Most tenants have no idea how important it is to carry renter’s insurance. That’s why it is so
essential to educate them about the benefits of having such insurance. It is also a good idea for a
landlord to include a clause in the lease that requires the tenant to carry renter’s insurance. Why?
Because it’s a best practice for a landlord to require tenants to buy renter’s insurance, which
transfers risk away from the owner of the rental unit to the tenant.
What is renter’s insurance?
Renter’s insurance is a policy tenants can carry that gives them coverage if their personal
property is stolen from their rental unit or damaged. It also protects them from being liable if a
guest is injured in their home.
Keep in mind that renter’s insurance will only cover tenant’s stolen property if the landlord
meets the locale’s minimum security measures. So, for example, doors and windows must be
locked and the area must be properly and safely illuminated to help prevent theft. Generally
speaking, though, unless negligence can be proven, landlords are almost never held responsible
when a tenant’s property is damaged or stolen. More than anything else, a renter’s insurance
policy helps protect the renter.
Renter’s insurance is cheap – usually about $15.00 – $20.00 per month – and most major
insurance companies offer it. Recommending it or including renter’s insurance as a requirement
of a lease benefits landlords both directly and indirectly.
What does renter’s insurance cover?
Renter’s insurance covers a significant range of damages that include the following:
- Personal property: This includes everything from art and jewelry to clothing and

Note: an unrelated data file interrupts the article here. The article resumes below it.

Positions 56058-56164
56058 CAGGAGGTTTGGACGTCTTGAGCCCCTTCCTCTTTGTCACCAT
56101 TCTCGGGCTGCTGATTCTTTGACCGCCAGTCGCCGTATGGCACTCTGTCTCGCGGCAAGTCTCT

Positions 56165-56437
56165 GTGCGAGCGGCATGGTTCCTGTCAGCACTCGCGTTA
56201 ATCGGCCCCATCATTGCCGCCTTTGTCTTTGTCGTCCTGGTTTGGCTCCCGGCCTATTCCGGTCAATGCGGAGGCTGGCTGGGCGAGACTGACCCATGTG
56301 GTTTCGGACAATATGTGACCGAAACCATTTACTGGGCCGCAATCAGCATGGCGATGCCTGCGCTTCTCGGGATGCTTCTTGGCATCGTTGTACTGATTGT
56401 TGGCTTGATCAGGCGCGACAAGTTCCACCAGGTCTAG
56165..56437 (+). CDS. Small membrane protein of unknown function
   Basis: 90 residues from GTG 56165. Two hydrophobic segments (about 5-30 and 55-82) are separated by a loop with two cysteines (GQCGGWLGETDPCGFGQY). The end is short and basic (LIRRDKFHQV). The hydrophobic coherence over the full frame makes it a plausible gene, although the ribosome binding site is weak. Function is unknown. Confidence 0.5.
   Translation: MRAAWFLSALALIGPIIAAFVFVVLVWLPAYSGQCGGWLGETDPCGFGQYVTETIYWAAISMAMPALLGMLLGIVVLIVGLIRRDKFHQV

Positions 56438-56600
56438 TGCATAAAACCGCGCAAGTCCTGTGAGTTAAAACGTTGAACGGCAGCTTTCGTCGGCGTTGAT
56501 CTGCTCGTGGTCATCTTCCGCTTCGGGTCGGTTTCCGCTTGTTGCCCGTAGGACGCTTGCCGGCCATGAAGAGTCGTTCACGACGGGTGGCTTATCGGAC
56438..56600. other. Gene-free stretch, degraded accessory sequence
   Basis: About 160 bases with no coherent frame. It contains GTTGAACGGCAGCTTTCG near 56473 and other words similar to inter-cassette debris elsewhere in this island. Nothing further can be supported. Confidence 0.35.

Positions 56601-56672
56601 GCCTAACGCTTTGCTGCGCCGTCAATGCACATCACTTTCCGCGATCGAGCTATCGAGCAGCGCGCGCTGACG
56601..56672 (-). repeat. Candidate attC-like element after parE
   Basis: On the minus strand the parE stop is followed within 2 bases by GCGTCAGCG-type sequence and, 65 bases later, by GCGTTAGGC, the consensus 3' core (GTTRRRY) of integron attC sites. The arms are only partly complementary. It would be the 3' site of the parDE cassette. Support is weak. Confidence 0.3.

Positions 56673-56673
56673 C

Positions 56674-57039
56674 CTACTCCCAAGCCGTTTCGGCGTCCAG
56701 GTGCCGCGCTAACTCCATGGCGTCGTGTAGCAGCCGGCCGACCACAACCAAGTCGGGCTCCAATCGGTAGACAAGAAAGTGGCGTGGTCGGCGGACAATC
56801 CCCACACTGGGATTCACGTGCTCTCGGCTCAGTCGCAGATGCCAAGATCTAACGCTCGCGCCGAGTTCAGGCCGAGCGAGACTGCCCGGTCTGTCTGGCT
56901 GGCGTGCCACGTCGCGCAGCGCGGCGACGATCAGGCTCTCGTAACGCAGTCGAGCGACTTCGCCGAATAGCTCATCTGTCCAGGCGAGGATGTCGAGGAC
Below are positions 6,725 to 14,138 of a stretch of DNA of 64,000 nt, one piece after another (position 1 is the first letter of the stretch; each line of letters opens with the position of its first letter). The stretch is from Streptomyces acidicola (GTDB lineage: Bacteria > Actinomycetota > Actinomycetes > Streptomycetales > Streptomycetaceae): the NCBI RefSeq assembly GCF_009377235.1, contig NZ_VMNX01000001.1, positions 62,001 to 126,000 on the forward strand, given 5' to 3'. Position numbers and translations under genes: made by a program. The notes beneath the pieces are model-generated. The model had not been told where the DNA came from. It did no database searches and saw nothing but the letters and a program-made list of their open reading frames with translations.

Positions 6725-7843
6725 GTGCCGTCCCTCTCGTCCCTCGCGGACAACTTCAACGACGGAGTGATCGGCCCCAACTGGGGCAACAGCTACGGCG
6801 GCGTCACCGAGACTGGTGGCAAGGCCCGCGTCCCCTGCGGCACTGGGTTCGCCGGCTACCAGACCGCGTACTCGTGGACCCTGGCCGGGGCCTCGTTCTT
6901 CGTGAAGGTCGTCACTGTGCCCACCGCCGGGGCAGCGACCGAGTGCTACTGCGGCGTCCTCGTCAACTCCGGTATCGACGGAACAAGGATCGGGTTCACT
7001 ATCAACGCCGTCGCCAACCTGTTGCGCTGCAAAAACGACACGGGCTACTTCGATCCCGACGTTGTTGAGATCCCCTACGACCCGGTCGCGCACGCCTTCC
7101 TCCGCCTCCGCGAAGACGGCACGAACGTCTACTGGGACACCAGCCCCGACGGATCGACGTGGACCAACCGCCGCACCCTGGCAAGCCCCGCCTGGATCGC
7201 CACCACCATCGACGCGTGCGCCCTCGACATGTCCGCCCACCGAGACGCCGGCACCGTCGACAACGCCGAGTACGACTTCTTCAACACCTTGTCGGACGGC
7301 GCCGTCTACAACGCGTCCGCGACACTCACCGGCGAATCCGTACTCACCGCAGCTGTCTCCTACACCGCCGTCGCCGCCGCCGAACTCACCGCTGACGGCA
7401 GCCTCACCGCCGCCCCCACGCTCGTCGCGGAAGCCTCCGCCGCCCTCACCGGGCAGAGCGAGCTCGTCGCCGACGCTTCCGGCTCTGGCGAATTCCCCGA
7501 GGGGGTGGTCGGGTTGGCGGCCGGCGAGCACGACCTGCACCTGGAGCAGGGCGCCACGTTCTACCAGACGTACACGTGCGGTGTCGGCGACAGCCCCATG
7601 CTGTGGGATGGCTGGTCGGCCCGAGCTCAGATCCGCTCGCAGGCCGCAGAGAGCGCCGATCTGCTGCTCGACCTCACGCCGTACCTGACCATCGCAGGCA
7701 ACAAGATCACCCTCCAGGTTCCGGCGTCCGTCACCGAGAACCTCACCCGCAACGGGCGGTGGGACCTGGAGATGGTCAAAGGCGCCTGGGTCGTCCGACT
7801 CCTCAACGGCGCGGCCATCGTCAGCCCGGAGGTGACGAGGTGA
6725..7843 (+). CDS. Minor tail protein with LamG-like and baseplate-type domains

computers. Personal property is protected from many types of damage that include
weather events, fires, explosions, riots, theft, vandalism, smoke, and more.
- Loss of use: If a property is damaged from, say, fire or flood, the tenant must find
alternate living arrangements until the rental property can be repaired. Renter’s insurance
will cover the cost of that alternate housing.
- Liability: If a tenant causes damage to a property through, again, fire or flood, chances
are that the costs to repair a rental unit will be higher than the security deposit. Assuming
the incident is covered, renter’s insurance will pay for the repairs. In addition, if someone
trips and falls because of a tenant’s cluttered floor, or suffers injury when a tenant’s dog
bites them, renter’s insurance will cover the damages, including any medical expenses.
- Third-party property damage: This one is more common than you might think. For example, if a tenant lets the bathtub overflow and causes damage to the unit below, or makes an unapproved renovation that causes damage to the floor, ceiling, or wall, renter’s insurance will most likely cover it.
Renter’s insurance benefits both the tenant and landlord. Many tenants are not even aware that
they can enjoy the advantages of such protection. Landlords should stress the value and
importance of renter’s insurance and make sure their tenants carry it. Tenants can purchase
renter’s insurance from their auto insurance carrier as part of a bundle, from any major insurance
carrier such as State Farm, Allstate, GEICO, Progressive etc., or via a trusted insurance agency.